• Andreas Labridis of Opso


Q&A: Andreas Labridis

Andreas Labridis of Opso on Greek cuisine, modern techniques and the impact of austerity on his homeland

Interview: Clare Finney
Portrait: Joseph Fox

Are you from Greece originally?
Yes, I grew up in Greece—though my mother is English. I was 17 when I came to London to study finance and economics. I knew I wanted to study either cookery or business, but I think, when you are 17, money matters more.

After my studies I went into investment banking—but the cookery bug was still inside me making a noise, so after six years I enrolled on a couple of cooking courses. Then I worked in various restaurants across London—Lantana, Hawksmoor, Salvation Jane...

Very different styles of cooking, then?
Yes, very. I wanted ones who were specialists in a particular area. So you go to Lantana for brunch, and Hawksmoor for steaks. To be honest, back then I was just dying for new experiences in food, so anything I could see that was new I wanted to explore.

How did Opso finally come about?
Well, myself and our head chefs at Opso, Georgianna Hiliadaki and Nikos Roussos, have been friends for a long time. Georgianna and Nikos run a Michelin-starred restaurant in Athens and we had often talked about setting up a restaurant in London together.

For years, we were part serious, part joking—but then the day came when we were just serious. We said to each other, “Right, let’s do this”, and our ideas came together for serving modern Greek food as tapas in a relaxed atmosphere, suitable for everyone: business lunches, dates, taking your parents as well as groups of friends.

What does ‘modern’ Greek food mean?
Modern for us means the modern techniques in the presentation and preparation of food. We use the latest technology and techniques in the kitchen, and we approach each product in a way that brings the best out of that product.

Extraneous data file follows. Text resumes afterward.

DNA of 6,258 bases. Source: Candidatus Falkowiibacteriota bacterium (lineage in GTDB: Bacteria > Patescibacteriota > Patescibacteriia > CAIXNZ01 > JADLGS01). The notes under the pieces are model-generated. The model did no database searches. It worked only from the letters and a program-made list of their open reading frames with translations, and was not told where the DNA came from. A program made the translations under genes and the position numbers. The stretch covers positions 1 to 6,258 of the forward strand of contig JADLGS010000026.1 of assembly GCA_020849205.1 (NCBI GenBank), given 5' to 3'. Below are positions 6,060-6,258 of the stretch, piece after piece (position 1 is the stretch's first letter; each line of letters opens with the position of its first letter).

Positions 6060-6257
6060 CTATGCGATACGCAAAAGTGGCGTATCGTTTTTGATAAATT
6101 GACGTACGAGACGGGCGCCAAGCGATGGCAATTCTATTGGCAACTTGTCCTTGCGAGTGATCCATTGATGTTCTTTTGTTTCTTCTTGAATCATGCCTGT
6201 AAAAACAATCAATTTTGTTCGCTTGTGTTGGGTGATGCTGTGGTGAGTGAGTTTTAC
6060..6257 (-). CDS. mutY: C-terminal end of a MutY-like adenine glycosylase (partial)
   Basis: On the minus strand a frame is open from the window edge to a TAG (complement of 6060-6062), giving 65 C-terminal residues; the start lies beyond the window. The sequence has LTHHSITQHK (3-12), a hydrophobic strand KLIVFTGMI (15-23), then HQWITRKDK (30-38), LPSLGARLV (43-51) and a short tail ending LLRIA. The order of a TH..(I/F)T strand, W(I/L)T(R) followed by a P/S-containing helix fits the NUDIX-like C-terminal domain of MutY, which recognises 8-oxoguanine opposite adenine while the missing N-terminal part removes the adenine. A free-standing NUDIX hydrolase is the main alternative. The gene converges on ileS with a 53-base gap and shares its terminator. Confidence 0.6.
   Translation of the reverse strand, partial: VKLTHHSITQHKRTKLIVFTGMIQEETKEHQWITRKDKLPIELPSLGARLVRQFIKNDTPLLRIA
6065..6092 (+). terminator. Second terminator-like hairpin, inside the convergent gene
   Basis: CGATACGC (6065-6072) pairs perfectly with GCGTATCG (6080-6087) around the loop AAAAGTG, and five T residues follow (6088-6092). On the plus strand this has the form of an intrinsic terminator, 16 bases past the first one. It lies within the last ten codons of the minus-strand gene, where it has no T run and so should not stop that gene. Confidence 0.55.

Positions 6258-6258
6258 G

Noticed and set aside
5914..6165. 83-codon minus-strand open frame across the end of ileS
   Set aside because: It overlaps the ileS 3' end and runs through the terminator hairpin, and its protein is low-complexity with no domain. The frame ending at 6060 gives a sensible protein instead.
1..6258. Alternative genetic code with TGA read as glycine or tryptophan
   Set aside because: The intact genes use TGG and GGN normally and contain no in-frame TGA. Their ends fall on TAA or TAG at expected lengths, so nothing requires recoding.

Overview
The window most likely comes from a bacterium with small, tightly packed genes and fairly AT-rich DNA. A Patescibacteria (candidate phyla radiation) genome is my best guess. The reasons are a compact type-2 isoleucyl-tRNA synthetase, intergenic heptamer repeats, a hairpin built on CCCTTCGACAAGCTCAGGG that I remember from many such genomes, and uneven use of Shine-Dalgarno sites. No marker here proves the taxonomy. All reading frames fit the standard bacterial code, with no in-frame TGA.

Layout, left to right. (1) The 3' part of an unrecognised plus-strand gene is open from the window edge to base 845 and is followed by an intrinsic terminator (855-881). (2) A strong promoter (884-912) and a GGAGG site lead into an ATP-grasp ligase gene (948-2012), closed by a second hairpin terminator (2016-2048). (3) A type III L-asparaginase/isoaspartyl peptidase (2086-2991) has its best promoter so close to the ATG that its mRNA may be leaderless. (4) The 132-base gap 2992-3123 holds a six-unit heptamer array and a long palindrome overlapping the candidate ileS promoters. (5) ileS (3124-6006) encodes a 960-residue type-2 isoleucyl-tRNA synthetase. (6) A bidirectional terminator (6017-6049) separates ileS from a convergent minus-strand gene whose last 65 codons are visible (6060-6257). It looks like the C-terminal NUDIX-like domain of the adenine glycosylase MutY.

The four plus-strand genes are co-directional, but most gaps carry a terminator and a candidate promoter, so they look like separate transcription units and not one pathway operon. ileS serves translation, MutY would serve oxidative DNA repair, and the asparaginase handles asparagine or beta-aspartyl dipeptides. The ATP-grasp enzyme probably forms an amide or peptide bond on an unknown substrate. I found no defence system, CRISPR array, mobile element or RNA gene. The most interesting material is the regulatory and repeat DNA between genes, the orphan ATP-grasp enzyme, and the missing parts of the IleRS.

Some meats we present raw, some meat we cure for 60 days, some meats we slow cook for 18 hours overnight. That is a modern cooking technique that was not done previously in Greek food—at least not here. It was becoming more popular in Greece, but we brought it over here. 

Andreas Labridis

Greece has such heritage, in food as well as in culture and history. How modern can you get before it stops being Greek?
It is a fine balance, but what we want is for someone who eats here to be reminded of something they have eaten in Greece on holiday. We want something in the texture, flavour or aroma that is reminiscent of Greece.

For example, there is a traditional Greek dish called giouvetsi, which my grandmother would often make—she would take a piece of lamb, cook it in the oven for six hours, then in the last hour of cooking add orzo to the tray so they cooked together.

Here, we cook the lamb sous vide for 15 hours at 64C, then separately cook the orzo with lemongrass before bringing them together with tomato jam. Someone who has eaten giouvetsi in Greece will find this familiar but completely different. We have Greek customers who say, “It doesn’t look like giouvetsi!” Then they try it and are always pleasantly surprised.

Tell us about the mac and cheese. That doesn’t sound very Greek.
Mac and cheese is not a Greek dish—but we make a Greek version. We use a traditional Greek pasta made with milk, which we import ourselves from a particular island in Greece, and of course we use traditional Greek cheese. It’s a Greek take on a classic.